10/12/03, P18B

“Impossible Possibilities”
Mark 10: 17-31

“Looking at them, Jesus said, ‘With people it is impossible, but with God, all things are possible….” (v.27, NASB)

A father was rescued far out to sea after several days missing. He was barely conscious but was still dog paddling with his arms tied around his six-year-old daughter. Later he said that he had decided that he could not let her drown: That he could not live with himself if the two did not survive together. She was the most precious thing to him.

In our text we hear Jesus challenging the Rich Young Ruler to be willing to give up the most precious thing that was separating him from relationship with God. He was not willing to give up the things that he perceived to be most precious to him. Then in our story Jesus made one of his most startling statements: "It is easier for a camel to go through the eye of a needle than for someone who is rich to enter the kingdom of God." (v. 25, NRSV)

What a dramatic illustration of the impossible. There is no way that a big hairy camel could fit through the nearly invisible eye of a tiny needle. Even if it were a big needle, say for sewing canvas, and a baby camel, it would still be impossible. Jesus’ point is that what is impossible with us is possible with God.

One of the highlights of every Holy Land Trip is riding on a real spitting camel, smell and all. I say spitting because they will do exactly that if provoked. I was on my best behavior as I took my turn. It was a huge animal. Indeed, if there had been a platform saddle, all twenty of us could have ridden on the giant camel at one time. Later we discussed Jesus' “impossibility statement" and knew the vivid picture of his analogy. Jesus' hyperbole exaggerates the fact of impossibility. A giant beast of burden could never fit through the tee-tiny opening for fine thread at the end of a needle. It is an absolute impossibility.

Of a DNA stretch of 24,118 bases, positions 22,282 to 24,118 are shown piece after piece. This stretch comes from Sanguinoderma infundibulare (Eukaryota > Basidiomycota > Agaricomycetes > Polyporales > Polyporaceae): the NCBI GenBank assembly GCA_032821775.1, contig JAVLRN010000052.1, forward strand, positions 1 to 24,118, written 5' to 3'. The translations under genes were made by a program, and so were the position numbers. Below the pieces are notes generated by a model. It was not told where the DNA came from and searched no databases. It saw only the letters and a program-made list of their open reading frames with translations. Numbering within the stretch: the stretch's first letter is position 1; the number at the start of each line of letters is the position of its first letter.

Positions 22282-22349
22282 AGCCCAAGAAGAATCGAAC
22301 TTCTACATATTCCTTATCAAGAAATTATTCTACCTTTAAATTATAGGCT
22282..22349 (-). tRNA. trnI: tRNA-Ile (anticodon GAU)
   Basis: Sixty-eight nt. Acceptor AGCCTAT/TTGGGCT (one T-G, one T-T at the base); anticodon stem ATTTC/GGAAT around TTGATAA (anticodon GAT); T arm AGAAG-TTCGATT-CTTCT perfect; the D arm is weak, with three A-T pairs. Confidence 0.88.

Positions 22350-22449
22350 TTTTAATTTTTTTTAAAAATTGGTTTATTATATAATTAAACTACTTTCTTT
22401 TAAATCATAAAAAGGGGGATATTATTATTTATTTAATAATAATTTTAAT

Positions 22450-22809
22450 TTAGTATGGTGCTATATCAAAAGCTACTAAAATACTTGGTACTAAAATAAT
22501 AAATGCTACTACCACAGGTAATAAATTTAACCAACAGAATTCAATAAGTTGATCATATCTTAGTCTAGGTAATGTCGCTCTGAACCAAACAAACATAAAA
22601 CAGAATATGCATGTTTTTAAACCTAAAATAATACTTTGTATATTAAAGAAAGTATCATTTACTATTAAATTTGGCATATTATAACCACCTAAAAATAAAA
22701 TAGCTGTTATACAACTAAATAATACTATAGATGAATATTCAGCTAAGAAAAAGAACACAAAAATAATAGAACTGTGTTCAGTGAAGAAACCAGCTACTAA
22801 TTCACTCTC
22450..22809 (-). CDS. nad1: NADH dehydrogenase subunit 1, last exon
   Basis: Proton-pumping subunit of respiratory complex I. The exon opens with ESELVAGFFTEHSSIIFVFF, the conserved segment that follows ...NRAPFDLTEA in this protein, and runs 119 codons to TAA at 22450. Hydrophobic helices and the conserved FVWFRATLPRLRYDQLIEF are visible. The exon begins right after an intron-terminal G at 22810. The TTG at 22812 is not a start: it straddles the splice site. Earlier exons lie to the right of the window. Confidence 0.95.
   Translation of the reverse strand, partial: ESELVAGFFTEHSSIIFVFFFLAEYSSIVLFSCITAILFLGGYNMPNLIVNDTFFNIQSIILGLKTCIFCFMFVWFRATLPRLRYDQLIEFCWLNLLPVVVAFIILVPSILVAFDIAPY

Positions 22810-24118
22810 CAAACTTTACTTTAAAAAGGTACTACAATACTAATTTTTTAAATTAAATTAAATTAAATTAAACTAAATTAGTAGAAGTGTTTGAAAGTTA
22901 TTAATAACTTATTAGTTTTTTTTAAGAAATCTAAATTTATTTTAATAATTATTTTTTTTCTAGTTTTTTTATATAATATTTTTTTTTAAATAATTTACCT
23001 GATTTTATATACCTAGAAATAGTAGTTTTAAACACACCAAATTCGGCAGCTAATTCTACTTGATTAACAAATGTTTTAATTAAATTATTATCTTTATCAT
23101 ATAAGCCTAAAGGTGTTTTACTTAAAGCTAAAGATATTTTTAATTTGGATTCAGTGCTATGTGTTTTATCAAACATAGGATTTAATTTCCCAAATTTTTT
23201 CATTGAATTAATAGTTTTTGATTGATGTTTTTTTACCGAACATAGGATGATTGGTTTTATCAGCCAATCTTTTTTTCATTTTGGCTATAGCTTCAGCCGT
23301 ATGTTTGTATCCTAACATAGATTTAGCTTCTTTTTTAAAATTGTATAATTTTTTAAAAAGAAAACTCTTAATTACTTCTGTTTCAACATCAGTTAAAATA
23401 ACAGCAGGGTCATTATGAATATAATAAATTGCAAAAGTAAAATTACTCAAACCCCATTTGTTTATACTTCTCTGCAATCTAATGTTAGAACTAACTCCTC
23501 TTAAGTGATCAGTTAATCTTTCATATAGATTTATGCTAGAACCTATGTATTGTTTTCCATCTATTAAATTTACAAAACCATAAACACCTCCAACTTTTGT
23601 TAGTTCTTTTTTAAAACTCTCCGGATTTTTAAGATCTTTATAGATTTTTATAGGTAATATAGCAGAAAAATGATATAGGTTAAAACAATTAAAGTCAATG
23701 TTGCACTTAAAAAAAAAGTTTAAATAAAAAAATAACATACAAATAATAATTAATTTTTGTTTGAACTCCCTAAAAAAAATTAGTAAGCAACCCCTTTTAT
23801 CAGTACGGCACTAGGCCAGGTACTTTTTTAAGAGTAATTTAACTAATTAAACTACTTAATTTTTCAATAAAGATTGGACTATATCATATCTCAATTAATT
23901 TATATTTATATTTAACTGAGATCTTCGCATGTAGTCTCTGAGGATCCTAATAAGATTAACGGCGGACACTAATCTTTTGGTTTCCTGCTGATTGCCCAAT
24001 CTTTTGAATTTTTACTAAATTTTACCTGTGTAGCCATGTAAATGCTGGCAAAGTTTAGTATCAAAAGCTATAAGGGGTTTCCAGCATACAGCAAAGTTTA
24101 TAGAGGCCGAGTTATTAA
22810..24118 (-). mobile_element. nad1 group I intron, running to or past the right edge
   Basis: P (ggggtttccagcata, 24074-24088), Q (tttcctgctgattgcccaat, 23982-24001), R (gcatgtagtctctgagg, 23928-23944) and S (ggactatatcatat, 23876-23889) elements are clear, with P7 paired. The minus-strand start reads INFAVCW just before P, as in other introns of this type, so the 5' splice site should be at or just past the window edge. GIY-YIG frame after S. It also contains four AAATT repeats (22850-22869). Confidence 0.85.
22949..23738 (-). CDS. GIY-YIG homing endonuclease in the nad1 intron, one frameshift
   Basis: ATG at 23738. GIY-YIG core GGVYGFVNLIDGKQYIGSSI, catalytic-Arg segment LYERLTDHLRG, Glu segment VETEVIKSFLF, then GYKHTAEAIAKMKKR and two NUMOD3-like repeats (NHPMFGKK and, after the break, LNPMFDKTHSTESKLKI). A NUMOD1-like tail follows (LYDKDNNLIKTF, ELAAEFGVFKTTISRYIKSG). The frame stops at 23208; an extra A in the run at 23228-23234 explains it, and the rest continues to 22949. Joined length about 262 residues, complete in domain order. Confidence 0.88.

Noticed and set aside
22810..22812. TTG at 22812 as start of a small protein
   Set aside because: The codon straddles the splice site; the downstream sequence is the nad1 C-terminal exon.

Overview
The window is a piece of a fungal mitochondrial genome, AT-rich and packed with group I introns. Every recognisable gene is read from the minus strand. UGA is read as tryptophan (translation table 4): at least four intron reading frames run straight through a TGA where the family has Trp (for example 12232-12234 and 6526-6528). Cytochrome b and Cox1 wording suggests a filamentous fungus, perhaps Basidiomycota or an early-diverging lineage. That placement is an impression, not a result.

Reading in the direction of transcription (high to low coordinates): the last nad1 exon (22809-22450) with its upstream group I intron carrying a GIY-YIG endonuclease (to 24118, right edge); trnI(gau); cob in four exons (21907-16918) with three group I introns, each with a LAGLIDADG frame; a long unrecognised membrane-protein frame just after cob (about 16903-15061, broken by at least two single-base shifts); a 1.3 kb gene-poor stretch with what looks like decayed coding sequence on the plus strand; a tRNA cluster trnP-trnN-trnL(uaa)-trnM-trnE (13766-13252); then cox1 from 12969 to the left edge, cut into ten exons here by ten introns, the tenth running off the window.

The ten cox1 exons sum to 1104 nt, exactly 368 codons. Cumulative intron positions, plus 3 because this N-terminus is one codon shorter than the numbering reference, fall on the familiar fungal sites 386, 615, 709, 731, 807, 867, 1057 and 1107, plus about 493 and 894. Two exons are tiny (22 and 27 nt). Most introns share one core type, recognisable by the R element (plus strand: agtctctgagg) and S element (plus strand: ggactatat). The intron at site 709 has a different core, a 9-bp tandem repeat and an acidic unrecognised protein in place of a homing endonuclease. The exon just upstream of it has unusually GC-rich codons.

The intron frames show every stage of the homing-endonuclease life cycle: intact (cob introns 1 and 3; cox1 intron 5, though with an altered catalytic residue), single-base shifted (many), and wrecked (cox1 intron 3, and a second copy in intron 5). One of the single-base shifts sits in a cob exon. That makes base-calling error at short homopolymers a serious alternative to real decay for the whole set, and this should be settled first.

Of course somebody is always trying to skirt around the true meaning of every biblical story and statement. Up on the high stone walls around the old city of Jerusalem the guides always point out what ancient warriors referred to as "needles eyes" cut through the tops of the walls. The slits are about six inches wide and three feet high through which Hebrew defenders of the city could shoot arrows at the: approaching armies. Of course, these slits that resembled giant needles eyes were wider than an actual sewing needle's eye, but sti1l, the slit would never accommodate a huge camel, un1ess the camel were cut into steaks.

The point of Jesus' story is that self-salvation is impossible. “Who then can be saved?" the Apostles asked. The answer is that nobody can be saved--- on their on. "For mortals it is impossible, but not for God; for with God all things are possible." (v. 27)

The Grace of Christ creates Impossible Possibilities.

The Apostles seemed threatened that since they had given up everything to follow Jesus that perhaps they would miss out too. What they did not understand, prior to the Cross, was that the new paradigm for restored friendship between God and humanity would not be based upon giving up possessions but upon the new life that is given when an soul is grabbed by the great love of God acted out on that tree.